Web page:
Greens Vs Democrats Vs Republicans

Greens have been around long enough to include us in the spectrum of political ideas. All too often Greens are lumped into the “left” end of the spectrum. It’s time to evaluate Green perspectives from our base up. To do that we have to address matters such as voter support and electoral strategies and find ways to implement our Platform.

It is worthwhile to review the current administration’s policies with the previous administration’s and ask: “What’s new about this or that?” We also can ask why are we not making the structural changes that are really needed for ecological democracy or adaptive governance. We don’t need to gloss over differences to include them in the decision-making processes and yet, that is what we continue to do. Rather then using a model that proposes central government versus state governments, I would suggest a model that presents autonomous regions (or governing entities) with defined authorities integrated into both state and Federal governments.

My particular point on this matter is for Greens to begin to challenge the bi-polar debate patterns of the duopoly by opening up with our own presentation of governing in the US in the 21st Century. The Green vision needs to be concretized so that Green candidates can deliver victories that benefit supporters, provide structural reforms and address critical energy and resource matters without simply riding the coattails of the Democratic left or pandering to the corporate interests of the Republicans. See this link.

One example is on the horizon in regards to the reauthorization of the Clean Water Act. The bill appears to be presenting the alternatives of an expanded federal authorization for the control of waters and streams without establishing mechanisms for regional decision-making. What is a real Green position in regards to this? How can we accomplish viable alternatives under new political structures? How do we begin to have a conversation and work with Democrats, Republicans, Libertarians and Independents in the context of reforms that democratize the political processes? What is bioregionalism and what makes it a distinctly Green perspective.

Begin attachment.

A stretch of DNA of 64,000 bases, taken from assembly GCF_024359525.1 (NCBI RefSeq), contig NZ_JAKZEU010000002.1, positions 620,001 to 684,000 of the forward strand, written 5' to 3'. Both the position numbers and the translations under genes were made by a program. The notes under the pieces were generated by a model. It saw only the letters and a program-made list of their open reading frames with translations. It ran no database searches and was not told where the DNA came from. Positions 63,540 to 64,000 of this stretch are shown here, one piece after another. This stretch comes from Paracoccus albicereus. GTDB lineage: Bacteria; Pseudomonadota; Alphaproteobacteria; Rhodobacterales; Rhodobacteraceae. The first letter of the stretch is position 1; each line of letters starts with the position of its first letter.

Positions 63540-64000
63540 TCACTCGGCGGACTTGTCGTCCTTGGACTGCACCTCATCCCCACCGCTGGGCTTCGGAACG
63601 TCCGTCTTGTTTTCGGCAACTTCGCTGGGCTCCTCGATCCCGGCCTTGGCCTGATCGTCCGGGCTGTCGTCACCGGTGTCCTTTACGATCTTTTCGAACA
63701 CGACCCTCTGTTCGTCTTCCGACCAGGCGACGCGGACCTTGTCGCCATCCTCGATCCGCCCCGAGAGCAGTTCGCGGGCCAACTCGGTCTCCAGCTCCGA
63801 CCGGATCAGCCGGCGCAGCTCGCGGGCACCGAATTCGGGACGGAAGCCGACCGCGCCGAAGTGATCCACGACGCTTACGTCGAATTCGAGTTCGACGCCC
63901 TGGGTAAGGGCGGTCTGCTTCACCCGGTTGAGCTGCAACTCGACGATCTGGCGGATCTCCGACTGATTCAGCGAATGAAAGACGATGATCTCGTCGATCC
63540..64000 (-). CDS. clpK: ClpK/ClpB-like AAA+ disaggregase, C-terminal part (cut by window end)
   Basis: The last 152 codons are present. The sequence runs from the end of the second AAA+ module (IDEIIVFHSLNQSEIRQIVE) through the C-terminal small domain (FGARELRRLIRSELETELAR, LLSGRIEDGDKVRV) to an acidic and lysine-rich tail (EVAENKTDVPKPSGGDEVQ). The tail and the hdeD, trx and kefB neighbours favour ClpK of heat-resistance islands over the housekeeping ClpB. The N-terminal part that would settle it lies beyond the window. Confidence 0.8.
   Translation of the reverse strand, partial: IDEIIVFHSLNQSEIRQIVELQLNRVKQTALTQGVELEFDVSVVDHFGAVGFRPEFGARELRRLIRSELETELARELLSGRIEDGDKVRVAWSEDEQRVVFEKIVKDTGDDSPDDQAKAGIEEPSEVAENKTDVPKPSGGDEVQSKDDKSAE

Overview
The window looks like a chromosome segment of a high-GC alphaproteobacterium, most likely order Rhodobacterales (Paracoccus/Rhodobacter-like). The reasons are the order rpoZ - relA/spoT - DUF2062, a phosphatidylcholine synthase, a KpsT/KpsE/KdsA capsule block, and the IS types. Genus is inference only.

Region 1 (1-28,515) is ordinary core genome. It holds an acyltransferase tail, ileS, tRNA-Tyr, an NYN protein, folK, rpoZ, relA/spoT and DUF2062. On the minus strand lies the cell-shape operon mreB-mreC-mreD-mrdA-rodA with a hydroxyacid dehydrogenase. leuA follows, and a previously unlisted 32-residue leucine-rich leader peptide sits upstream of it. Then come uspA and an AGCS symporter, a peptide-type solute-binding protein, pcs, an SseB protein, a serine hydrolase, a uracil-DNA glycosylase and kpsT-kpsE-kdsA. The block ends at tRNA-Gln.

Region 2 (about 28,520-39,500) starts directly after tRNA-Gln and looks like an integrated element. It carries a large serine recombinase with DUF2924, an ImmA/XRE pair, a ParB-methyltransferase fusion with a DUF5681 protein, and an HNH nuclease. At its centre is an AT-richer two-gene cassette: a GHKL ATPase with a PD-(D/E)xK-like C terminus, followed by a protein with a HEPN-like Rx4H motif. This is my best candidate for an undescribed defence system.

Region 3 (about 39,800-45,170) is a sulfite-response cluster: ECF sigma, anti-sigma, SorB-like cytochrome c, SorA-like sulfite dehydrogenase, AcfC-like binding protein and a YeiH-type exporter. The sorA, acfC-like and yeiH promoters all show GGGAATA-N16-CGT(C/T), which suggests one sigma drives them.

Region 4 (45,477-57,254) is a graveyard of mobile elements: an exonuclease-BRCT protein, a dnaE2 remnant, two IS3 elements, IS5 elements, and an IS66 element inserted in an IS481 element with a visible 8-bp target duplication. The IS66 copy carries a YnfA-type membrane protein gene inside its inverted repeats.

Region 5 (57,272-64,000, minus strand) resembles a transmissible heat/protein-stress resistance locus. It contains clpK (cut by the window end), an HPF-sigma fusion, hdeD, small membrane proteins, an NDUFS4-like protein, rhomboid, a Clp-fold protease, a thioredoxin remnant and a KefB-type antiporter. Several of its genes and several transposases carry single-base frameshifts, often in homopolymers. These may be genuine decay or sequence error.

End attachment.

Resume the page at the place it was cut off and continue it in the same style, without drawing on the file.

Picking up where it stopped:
This article is from The Ecologist.

Mato Ska


  1. Great post Mato. Here are a couple of observations from an American living the green life downunder:
    Remember that the two old grey parties set the frame of the debate, try as you might. Until you pierce the frame, you’re talking to almost nobody.

    That doesn’t mean you shouldn’t pitch the Green paradigm, just that your message needs to be sharp, designed to pierce the paradigm and able to be repeated ad nauseam until the perspective breaks through and becomes commonplace, no matter what the specific national or regional issue of the day happens to be.

    We need to walk before we can run, and as George Lakeoff repeatedly tells us, we’re spending too much time trying to educate our listeners in nuanced issues instead of stimulating their nurturing tendencies.

  2. Rick,

    Thanks so much for your response. Having worked in a regional water planning process in NM, I reshaped many of my political views as a result of the lessons learned about the community in which I lived. Our opportunities to grow depends on our willingness to demonstrate the viability of a Green vision for the future. It was interesting to hear during the water planning process, that city administrators were attempting to dismiss it as a Green dominated process. The reality was that aside from myself and an elected Mayordomo of an acequia, most Greens who were engaged in the ten year process were few and far between.
    We have to make our committment to our communities real and listen to the valuable input that is out there.
    Also, our committments on issues work should be evaluated strategically so that our resources can be focused and our impact maximized. I have found that a visible Green presence is beneficial to our ability to clarify our vision and bring forward new candidates and increase registration and support among voters.

  3. As someone who considers himself a “Green centrist” I would like you to expand a little in regards to your post.

  4. do u guys think that the green party should be added to presidential debates and have equal press times?

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